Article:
TORONTO – A mostly quiet 2014 that included a bronze medal for the national junior team ushers in a much busier new year for Baseball Canada, highlighted by the world junior championship and a defence of the gold at the 2015 Pan American Games.
Combined with a strong Canadian draft class led by high-schoolers Josh Naylor, Demi Orimoloye and Mike Soroka, plus collegian Ryan Kellogg, the upcoming season has the potential to be a very memorable one for the sport in this country.
Front and centre will be the senior squad, surprise winners at Guadalajara in 2011, entering this summer’s Pan Ams in Toronto looking for a repeat.
“It’s not too often you get to stand on a podium above the U.S. and Cuba in baseball, so for that group of guys it was a pretty special moment and we’d like to see if we can do that again at home,” says Greg Hamilton, Baseball Canada’s director of national teams. “That’s going to be a challenge.”
The launching point for it all comes Jan. 10 at Baseball Canada’s annual awards banquet in Toronto, with alumni like defending National League batting champion Justin Morneau, Joey Votto, Russ Martin, Larry Walker, Michael Saunders, John Axford, Jeff Francis and Jim Henderson all slated to attend.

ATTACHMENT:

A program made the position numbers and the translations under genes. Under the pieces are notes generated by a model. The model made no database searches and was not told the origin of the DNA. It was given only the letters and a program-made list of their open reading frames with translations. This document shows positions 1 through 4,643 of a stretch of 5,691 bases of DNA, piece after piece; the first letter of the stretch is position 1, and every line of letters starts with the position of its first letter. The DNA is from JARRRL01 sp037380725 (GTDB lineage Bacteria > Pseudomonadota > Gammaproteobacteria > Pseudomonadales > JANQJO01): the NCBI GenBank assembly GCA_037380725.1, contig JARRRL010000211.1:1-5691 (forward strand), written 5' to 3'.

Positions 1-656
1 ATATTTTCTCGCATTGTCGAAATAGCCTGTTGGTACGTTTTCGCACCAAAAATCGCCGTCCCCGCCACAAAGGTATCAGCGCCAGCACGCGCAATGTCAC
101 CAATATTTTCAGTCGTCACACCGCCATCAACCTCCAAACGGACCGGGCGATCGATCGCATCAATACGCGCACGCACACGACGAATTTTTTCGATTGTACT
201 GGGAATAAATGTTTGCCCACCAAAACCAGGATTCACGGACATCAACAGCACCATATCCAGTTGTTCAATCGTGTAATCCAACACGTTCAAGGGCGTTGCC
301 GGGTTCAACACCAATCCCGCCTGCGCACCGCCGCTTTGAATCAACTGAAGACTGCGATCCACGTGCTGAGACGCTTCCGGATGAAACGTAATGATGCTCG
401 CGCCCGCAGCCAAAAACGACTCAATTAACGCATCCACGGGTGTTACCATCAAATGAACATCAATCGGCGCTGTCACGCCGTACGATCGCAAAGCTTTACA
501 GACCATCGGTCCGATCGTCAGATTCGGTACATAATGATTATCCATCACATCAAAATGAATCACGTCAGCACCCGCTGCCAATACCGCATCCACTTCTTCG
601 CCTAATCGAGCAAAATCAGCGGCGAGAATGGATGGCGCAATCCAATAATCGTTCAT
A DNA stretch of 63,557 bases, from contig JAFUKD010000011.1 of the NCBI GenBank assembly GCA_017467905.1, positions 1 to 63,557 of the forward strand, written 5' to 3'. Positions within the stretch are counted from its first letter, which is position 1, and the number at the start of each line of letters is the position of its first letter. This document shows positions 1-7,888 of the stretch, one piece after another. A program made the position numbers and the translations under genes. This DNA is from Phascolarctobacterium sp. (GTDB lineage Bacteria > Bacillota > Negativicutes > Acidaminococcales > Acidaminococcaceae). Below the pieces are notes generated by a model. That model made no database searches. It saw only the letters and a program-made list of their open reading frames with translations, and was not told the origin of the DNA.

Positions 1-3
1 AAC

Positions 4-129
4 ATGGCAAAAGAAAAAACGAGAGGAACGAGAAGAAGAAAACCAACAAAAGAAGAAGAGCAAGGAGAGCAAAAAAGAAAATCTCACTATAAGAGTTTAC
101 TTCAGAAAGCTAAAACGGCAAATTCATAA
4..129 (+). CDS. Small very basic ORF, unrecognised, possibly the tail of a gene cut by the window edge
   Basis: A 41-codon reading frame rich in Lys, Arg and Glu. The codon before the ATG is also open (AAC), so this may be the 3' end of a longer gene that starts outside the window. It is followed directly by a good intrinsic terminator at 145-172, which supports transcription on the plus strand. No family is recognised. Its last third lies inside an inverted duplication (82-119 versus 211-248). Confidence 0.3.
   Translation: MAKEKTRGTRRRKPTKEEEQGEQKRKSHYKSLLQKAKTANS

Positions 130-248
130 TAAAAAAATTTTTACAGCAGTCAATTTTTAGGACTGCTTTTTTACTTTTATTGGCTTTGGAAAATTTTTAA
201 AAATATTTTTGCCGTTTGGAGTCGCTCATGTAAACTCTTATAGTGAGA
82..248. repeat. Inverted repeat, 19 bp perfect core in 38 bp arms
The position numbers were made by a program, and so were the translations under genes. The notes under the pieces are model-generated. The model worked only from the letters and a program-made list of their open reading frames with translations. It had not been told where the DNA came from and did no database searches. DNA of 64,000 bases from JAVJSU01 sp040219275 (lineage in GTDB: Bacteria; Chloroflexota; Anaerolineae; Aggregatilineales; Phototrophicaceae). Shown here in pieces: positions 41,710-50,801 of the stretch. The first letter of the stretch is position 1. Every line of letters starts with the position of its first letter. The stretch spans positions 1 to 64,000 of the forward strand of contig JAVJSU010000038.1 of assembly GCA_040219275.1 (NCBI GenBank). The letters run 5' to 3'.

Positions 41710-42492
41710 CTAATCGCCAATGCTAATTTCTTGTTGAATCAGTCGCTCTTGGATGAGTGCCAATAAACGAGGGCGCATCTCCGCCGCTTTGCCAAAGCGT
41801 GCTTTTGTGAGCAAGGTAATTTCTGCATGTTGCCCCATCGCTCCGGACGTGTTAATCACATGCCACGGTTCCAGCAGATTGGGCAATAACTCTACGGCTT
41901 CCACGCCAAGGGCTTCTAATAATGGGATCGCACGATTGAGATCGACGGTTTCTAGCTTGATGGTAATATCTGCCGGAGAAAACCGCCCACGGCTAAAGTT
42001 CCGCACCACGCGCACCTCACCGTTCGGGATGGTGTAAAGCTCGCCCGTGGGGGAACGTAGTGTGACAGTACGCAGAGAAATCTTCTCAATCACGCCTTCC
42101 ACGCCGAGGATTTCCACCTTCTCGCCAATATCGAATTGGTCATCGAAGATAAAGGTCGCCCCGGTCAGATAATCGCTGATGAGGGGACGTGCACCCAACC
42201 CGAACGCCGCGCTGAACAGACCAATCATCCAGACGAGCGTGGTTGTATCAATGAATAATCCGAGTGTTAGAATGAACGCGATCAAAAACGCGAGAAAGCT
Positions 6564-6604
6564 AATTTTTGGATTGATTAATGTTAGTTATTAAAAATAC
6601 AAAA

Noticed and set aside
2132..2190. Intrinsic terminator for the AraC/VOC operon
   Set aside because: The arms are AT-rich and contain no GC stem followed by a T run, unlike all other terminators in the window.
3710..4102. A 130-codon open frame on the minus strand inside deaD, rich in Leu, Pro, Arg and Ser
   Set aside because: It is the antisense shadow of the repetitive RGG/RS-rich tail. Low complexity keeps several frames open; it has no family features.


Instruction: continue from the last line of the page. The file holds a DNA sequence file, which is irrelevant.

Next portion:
Martin, who signed an $82-million, five-year deal with the Toronto Blue Jays in November, will be honoured as the seventh addition to Baseball Canada’s Wall of Excellence as part of the evening. Jason Bay was selected last year.
“Russ has been a huge contributor, starting with the national junior team program where he had a huge impact as a young high school player,” says Hamilton. “We feel he’s had a tremendous major league career, been an impact player, he’s played for our World Cup teams as a minor-leaguer, he’s played in the World Baseball Classic. He’s a very deserving inductee.”
After that it will be all business, with the heavy lifting related to the senior squad due to start during spring training. Though Major League Baseball has yet to provide the Pan Ams with official sanctioning, the expectation is affiliated players not on 40-man rosters will be allowed to participate.
Depending on their availability, the national team is sure to look to veteran pitchers from the 2011 club like Andrew Albers, Dustin Molleken, Shawn Hill and Scott Richmond, while others like Scott Diamond, Pete Orr, Jordan Lennerton and Taylor Green will be on the radar if eligible for the July 11-26 event.
“We’ve got to transition here pretty substantially,” says Hamilton. “This past year has been about following players, trying to get a gauge or sense on who some of the young players that are ready to potentially impact the roster may be, and following the status of veteran players.
“A lot of it will formalize as we move through spring training.”
Canada, the U.S. and Cuba have made tentative plans for a handful of exhibition games in Cary, N.C., ahead of the Pan Ams, but Major League Baseball’s approval is needed for that, as well.